Sorcery, seafood and the world’s smallest Icelandic fishing village.


Sorcery, seafood and the world’s smallest Icelandic fishing village

While the last post suggested lesser-known sweet spots along the popular Golden Circle route, the following segment will continue in the same vein and introduce some of our favorite locations. 

Iceland is often presented as divided into four regions–the north, the south, the east and the west–and these four regions each have their special landscapes and attractive locations. However, there is also a fifth quarter, a bonus round if you will, which is the Westfjords. Because of its distance from Reykjavík, the Westfjords region is largely overlooked by mainstream tourism. However, it is also secluded, sparsely populated and contains some of the most exciting views and locations Iceland has to offer. Covering everything the Westfjords have to offer could easily take up several hundred pages but for this occasion we at Iceland Mini Campers would like to suggest a trip to the most accessible place in the Westfjords and one that’s perfectly suited for a 2-4 day getaway in a motorhome. (For more general and practical information about the Westfjords see here).


West Iceland

The best way to get to the Westfjords is to drive straight to Hólmavík. The journey should take a little under three hours of driving but we would of course encourage campervan travelers to take it slow and keep their eyes peeled for interesting stops along the way. Once in Hólmavík there are at least three activities that we must recommend:

First, check out the seafood that is on offer. The local stores often sell locally caught fresh fish, mussels, prawns and other delicacies. These are also usually on offer at the two local restaurator Café Riis and Kaffi Galdur.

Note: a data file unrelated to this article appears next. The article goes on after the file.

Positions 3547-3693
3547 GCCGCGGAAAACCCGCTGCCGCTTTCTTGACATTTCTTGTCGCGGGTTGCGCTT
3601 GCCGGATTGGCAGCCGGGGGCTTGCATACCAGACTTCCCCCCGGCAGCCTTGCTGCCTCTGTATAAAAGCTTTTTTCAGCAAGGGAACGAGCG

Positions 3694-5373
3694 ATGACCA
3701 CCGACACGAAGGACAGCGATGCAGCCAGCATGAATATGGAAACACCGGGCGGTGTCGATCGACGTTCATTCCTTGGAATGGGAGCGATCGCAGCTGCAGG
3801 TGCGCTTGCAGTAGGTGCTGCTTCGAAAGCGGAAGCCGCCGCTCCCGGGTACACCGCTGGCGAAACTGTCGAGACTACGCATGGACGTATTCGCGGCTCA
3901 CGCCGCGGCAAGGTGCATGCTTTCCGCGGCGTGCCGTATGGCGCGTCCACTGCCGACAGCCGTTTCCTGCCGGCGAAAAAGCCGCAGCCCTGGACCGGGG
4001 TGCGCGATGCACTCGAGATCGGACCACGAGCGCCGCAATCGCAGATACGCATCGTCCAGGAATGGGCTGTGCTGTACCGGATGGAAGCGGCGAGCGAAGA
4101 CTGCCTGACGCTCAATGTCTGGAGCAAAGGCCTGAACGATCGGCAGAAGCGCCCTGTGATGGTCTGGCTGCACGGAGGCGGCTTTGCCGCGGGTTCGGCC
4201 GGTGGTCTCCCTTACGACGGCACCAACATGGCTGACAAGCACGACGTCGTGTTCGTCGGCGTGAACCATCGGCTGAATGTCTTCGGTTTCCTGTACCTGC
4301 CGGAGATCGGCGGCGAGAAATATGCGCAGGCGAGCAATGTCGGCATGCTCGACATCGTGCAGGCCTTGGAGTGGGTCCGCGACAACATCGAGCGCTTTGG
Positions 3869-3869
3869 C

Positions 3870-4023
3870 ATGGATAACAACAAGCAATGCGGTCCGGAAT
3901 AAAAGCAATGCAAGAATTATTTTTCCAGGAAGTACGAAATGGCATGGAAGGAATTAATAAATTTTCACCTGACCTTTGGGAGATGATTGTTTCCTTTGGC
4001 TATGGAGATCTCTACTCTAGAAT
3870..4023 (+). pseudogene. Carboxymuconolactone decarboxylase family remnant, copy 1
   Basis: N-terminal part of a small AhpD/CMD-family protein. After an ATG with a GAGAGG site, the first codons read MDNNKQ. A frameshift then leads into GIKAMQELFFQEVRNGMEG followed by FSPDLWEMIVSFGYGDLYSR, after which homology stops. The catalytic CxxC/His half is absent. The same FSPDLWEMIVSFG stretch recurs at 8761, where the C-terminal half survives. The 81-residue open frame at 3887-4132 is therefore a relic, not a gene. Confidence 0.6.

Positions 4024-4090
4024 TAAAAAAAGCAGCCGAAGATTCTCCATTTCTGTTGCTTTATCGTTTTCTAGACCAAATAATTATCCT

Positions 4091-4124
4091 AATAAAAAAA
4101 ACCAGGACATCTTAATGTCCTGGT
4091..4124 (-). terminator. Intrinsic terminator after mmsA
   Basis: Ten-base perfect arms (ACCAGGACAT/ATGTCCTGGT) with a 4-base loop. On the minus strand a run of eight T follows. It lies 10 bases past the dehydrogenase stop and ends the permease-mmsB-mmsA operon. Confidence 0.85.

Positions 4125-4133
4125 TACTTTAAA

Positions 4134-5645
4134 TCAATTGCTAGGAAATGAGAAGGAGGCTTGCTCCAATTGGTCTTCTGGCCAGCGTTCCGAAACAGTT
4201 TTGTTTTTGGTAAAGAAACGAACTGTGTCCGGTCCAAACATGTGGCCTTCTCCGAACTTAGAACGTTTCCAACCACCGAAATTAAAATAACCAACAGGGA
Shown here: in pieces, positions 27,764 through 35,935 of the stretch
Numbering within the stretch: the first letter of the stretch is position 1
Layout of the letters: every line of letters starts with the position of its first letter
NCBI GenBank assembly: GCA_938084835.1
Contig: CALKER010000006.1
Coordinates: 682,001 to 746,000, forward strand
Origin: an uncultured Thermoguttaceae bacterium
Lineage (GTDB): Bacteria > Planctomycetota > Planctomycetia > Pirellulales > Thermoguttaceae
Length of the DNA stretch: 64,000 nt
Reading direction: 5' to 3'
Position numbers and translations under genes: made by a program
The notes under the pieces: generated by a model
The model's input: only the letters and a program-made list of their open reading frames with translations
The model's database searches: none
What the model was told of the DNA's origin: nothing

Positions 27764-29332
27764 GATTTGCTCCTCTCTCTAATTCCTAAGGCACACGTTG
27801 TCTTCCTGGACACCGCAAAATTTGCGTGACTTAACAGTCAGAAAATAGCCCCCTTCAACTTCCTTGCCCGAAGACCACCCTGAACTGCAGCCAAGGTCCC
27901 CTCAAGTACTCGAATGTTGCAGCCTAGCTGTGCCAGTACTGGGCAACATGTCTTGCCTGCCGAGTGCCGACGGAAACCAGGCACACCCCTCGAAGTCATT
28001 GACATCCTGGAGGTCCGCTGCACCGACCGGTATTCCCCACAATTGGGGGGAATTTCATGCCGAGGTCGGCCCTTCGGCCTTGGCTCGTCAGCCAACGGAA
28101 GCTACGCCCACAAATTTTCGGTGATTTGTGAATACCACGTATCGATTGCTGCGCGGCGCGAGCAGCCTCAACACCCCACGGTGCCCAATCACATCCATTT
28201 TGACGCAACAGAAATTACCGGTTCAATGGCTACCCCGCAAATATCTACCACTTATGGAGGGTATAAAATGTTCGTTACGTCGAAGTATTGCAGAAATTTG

Second, visit the local witchcraft and sorcery museum (see here), which has on display a replica of the bone chilling “necropants” which were worn only by the most ruthless sorcerers in the past. The Westfjords and the area around Hólmavík in particular has an interesting history of magic and sorcery. To this day people are advised not to make enemies in this region because of this fact so we suggest that visitors tread lightly and treat the locals with utmost courtesy.

Third, Hólmavík has, in our humble opinion, the thickest, warmest, and prettiest hand knitted woolen sweaters in Iceland. Be sure to visit the town’s little arts and crafts store for a closer look.

Once you have reached Hólmavík the rest of the Westfjords are at your fingertips but for now we would like to suggest share one of our favorite spots in Iceland, the small town of Drangsnes, which is only a 25 minutes drive from Hólmavík. (see here) Drangsnes is the smallest fishing village in Iceland with around 60 inhabitants and has a some really interesting attractions to offer. There is a restaurant there and boat tours that include fishing and sightseeing around the surrounding islands. The area is chock-full of all sorts of life; fish, whale and seabirds, which serves to explain why there has been a town thriving at that remote spot for hundreds of years. Another interesting benefit is the town’s three outside hot pots located at the shoreline. In 1996 the township of Drangsnes tried to drill for cold water but instead stumbled upon a geothermal spring. Because of this Drangsnes has all the hot water it could possibly use and more. Therefore the three hot pots were installed and at a short distance a small house with showers and changing facilities, all free of charge. At night you can soak in the hot pots and watch the locals waddle over in their bathrobes for a late night dip. The town also has a very nice swimming pool and an excellent camping site for the tired but happy campervan traveller.


Westfjords road.

To conclude, it is worth stressing that if one is to venture further into the Westfjords there are a few practical things to keep in mind. Beyond Hólmavík there are many gravel roads where one must drive extra carefully (and perhaps consider getting extra insurance coverage). It is at least advised to drive considerably slower (no faster that 75 km/h) and try the brakes every now and then to get a feel for the grip of the tires.




Westfjords road.


Sunset in the Westfjords.

Moreover, there are long stretches of road without shops, restaurants and gasoline- or service stations so it is advised to plan ahead. Finally, no matter the season it can get cold up there in the Northwest so the motorhome traveller should come prepared.

Have a safe trip!

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